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Mum's Not The Word

Security pros want disclosure of new bugs sooner rather than later.
On May 23, Georgi Guninski informed Microsoft about a security flaw he discovered in the way Excel XP handles XML stylesheets--a vulnerability that hackers could use to gain control of a computer. The next day, the independent security consultant posted the finding on his Web site and on BugTraq, a security mailing list.

Researchers and consultants discover software vulnerabilities daily. Some work with vendors and don't disclose their findings until the vendor has validated the problem and developed a patch. The way Guninski handled the alert may place businesses at greater risk of being attacked or cause unnecessary confusion and apprehension if the security advisory is incorrect, Microsoft says. "We're not in favor of things that make it easier for the bad guys to break into our customers' systems," says Steve Lipner, director of security assurance at Microsoft.

Business-technology managers may not be in lockstep with Microsoft's position. They want newly discovered software vulnerabilities disclosed as soon as possible. Hurwitz Group recently asked 313 security professionals how soon they want software vulnerabilities disclosed. Thirty-nine percent said immediately, and 28% said within one week of discovery. What's more, 44% said they believe disclosure is the only way to get software companies to write secure applications.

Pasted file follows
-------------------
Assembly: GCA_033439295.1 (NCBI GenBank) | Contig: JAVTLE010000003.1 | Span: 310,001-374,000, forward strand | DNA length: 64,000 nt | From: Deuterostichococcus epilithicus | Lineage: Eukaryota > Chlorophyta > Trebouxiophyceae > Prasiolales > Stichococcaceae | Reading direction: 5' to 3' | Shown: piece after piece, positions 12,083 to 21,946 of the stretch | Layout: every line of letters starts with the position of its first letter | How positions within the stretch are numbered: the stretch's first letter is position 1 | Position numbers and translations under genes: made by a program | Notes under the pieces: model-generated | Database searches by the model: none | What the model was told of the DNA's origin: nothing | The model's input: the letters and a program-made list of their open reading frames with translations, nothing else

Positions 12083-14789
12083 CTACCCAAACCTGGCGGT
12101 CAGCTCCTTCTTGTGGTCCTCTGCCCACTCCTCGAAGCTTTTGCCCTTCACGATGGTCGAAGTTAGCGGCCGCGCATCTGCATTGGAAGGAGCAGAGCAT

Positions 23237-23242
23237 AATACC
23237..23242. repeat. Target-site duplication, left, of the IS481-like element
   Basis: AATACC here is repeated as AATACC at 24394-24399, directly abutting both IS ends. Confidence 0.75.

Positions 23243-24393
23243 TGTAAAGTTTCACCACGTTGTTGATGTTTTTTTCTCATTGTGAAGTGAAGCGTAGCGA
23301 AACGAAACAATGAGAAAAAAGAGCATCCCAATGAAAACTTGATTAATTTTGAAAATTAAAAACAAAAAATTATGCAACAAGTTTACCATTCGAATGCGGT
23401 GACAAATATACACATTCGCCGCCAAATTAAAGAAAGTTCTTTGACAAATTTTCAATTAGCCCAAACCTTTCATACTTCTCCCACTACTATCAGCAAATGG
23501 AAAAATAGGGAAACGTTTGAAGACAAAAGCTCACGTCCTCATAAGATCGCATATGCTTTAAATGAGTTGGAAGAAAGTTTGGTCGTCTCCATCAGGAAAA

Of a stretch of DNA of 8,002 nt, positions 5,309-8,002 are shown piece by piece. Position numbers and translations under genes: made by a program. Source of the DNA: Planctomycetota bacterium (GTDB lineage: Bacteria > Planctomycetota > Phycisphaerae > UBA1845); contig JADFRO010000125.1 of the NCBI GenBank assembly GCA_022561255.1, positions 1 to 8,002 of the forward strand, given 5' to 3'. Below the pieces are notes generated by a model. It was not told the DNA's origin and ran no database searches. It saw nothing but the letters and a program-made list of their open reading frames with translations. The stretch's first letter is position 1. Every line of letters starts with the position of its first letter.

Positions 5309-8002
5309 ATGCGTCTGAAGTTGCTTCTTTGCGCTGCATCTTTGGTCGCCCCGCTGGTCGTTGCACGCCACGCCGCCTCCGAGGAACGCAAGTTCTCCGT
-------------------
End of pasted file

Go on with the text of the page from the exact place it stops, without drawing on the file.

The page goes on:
chart"Customers have no faith in software vendors voluntarily working harder at security, and they think forcing vendors to respond to specific, well-publicized vulnerabilities is the only way to get them to secure their software," says Pete Lindstrom, Hurwitz's director of security strategies.

That rings true for many users. "I'm for full disclosure," says Herb Mattord, adjunct professor of information security at Kennesaw State University in Georgia and former security manager at Georgia-Pacific Corp. Software vendors, including Microsoft, have a history of dragging their feet when dealing with software vulnerabilities discovered in their apps, Mattord says. "Everyone has had enough of this."

Keeping security holes quiet doesn't ensure that others won't find them or haven't already, warns James Finn, an ethical hacker and principal of worldwide enterprise security for Unisys' consulting practice. "You can't put your head in the sand when it comes to security," he says. "Knowledge is the best thing."

Only 13% of the survey's respondents said disclosure makes it too easy for hackers to move into action, while 37% said hackers are already aware of the flaws and public disclosure helps companies better protect their systems. Only 12% said disclosure should be delayed until a patch is available.

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